A nonprofit’s website is the center-point of digital marketing strategy and often the first-impression a new visitor will get from an organization.[1] Nonprofit organizations have critically important missions to communicate, so it’s important your website is optimized for success. Here are a few of the elements every nonprofit website should include:

1. About Us Page

This is a no-brainer, however having an “About Us” page is an absolutely critical component of your nonprofit website. This is your organization’s chance to tell a story and show off its personality. This page should also include your mission statement, location and perhaps a few milestones or facts about the accomplishments your organization has made. This is an opportunity for your organization to tell it’s story and create a connection with new visitors.

2. How to Help

Once your visitor has learned more about your organization, make sure they have a clear view on how to get involved. This should include volunteer opportunities, donation information and a link to career listings (if available). It’s important to be specific in the type of help your organization is looking for, and the results you are hoping to achieve. When a visitor has a clear understanding of the expectations of their involvement, they will be much more likely to reach out and make contact.

If you have any questions on how you can improve your nonprofit website, don’t hesitate to contact us. We’d be happy to help you!


3. Donation Button

Donations are a crucial part of nonprofit organizations, so it’s important to make it easy for visitors to contribute to your cause. There are many great, easy-to-use platforms that allow organizations to add a Donate Now Button to your website. Network for Good,[2] Donor Perfect,[3] and Bloomerang[4] are just a few of the well-known options available. Full-service advocacy tools such as Salsa Labs,[5] Salesforce,[6] Blue State Digital,[7] and Action Kit[8] include fundraising as a part of their suite of services, along with CRM platforms, analytics, engagement tools and more.

4. Social Media Links

Although this is fairly common practice, there are still many websites that make it difficult to find their social links. These links should be visible throughout your website, and are best included in the header, footer or sidebar. Nonprofits should be working to drive visitors to add their social pages to their newsfeed, so that they may one day donate or volunteer for your organization. Nonprofit websites should also include a Share Button so visitors can easily share your content with their network.

5. Newsletter Sign-Up

Including a newsletter sign-up is just one more opportunity for you to stay on your visitor’s mind. Try to make the sign-up as simple as possible. Adding too much information to your sign-up form may lead visitors to bounce. It’s not as important to collect a lot of information about your visitor at this time, but rather to create a simple opportunity to form a new connection.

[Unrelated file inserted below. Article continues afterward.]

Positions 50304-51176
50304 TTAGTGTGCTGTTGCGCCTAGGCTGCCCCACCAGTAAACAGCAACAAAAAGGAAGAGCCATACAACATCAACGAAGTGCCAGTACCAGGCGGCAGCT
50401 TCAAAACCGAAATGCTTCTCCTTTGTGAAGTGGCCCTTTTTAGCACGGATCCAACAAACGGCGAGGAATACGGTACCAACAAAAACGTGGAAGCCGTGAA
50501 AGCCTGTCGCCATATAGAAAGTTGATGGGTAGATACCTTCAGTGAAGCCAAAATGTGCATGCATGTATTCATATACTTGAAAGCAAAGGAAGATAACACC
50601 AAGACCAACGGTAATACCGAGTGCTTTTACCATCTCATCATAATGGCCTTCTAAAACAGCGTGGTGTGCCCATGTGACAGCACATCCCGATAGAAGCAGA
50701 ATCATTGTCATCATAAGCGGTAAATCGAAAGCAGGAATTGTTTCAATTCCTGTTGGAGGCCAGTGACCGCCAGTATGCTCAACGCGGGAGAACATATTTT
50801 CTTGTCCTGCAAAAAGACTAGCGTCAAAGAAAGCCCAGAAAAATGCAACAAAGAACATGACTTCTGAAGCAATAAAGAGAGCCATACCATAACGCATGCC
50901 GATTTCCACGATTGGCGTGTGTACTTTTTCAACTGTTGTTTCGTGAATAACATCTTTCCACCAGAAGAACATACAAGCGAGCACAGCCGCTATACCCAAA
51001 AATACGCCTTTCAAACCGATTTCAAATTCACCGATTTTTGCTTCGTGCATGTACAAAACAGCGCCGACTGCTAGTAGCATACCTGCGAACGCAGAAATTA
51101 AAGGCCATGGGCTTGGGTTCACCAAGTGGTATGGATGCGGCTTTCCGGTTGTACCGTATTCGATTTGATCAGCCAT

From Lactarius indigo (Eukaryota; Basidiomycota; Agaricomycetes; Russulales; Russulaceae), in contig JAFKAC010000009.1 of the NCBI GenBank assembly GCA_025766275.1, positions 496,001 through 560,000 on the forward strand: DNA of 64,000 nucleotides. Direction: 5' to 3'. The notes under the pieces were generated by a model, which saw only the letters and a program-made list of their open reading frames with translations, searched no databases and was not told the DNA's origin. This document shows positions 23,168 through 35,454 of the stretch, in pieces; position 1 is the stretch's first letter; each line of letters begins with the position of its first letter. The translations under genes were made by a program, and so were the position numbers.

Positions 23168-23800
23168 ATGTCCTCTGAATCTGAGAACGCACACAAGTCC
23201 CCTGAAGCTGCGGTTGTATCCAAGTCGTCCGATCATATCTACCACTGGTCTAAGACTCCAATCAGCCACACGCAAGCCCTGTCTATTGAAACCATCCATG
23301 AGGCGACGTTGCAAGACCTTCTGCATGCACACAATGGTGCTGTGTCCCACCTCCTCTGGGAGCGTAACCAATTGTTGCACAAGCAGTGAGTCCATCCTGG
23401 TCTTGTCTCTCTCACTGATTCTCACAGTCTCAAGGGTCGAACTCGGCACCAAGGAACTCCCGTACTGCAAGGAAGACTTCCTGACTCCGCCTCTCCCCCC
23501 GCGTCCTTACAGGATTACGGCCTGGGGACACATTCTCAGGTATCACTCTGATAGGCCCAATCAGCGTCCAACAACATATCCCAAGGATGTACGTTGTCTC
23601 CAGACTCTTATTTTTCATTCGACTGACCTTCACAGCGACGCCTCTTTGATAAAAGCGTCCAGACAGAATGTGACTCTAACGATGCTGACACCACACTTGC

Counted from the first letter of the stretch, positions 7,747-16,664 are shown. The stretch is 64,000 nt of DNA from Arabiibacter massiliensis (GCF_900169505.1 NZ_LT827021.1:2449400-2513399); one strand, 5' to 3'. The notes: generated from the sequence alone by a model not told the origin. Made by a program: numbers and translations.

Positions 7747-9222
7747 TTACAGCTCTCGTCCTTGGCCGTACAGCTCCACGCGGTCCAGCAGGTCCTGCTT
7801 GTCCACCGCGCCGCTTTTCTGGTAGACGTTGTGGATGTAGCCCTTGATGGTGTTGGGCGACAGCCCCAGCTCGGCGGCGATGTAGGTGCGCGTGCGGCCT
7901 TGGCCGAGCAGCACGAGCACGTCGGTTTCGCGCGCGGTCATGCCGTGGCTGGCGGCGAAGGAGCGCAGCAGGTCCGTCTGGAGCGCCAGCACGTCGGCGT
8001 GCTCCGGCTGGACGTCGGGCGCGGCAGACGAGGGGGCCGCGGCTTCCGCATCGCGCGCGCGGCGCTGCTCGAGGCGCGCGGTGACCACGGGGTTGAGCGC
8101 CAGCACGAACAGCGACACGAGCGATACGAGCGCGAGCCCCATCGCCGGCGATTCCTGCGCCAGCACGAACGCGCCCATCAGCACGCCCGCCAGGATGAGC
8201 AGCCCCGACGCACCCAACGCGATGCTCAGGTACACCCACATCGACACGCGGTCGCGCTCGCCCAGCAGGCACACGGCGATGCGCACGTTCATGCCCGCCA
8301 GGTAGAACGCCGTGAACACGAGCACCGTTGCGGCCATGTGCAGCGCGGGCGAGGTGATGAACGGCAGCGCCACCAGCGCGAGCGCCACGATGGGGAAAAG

6. Photos

Visual stories have the power to transport us and make our words come to life.[9] Apart from your beautiful graphic design,[10] your website should include photos from your organization’s events, volunteer efforts and results. Showing off “real life” photos will help create a compelling visual story and show off what your organization is all about. Photos also have the power to help your visitors relate and empathize with your efforts.

7. Testimonials

Web visitors are still deeply influenced by third-party validation. Often, this is the justification someone may be looking for to convince them to take action and support your cause. Make sure your testimonials include personal experiences and impressions that give a “real view” of your organization’s work and results. Don’t forget to not only include testimonials from your volunteers, but also from the people you’ve aided (when appropriate).

8. Blog

Including a blog on your nonprofit website can bring many different benefits. By blogging consistently, your organization can help create awareness, increase engagement and drive traffic back to your website. The SEO benefits aren’t bad either.[11] A blog is a chance for your organization to shine – include posts that involve your mission, events and success stories.

Further reading and resources:

  1. Website Redesign: 7 Symptoms of An Aging Website
  2. Network for Good
  3. DonorPerfect
  4. Bloomerang
  5. Salsa Labs
  6. Salesforce
  7. Blue State
  8. ActionKit
  9. 4 Tips to Master Visual Storytelling
  10. UX Design Trends That Can’t Be Ignored
  11. Top 10 Easy SEO Tips Anyone Can Do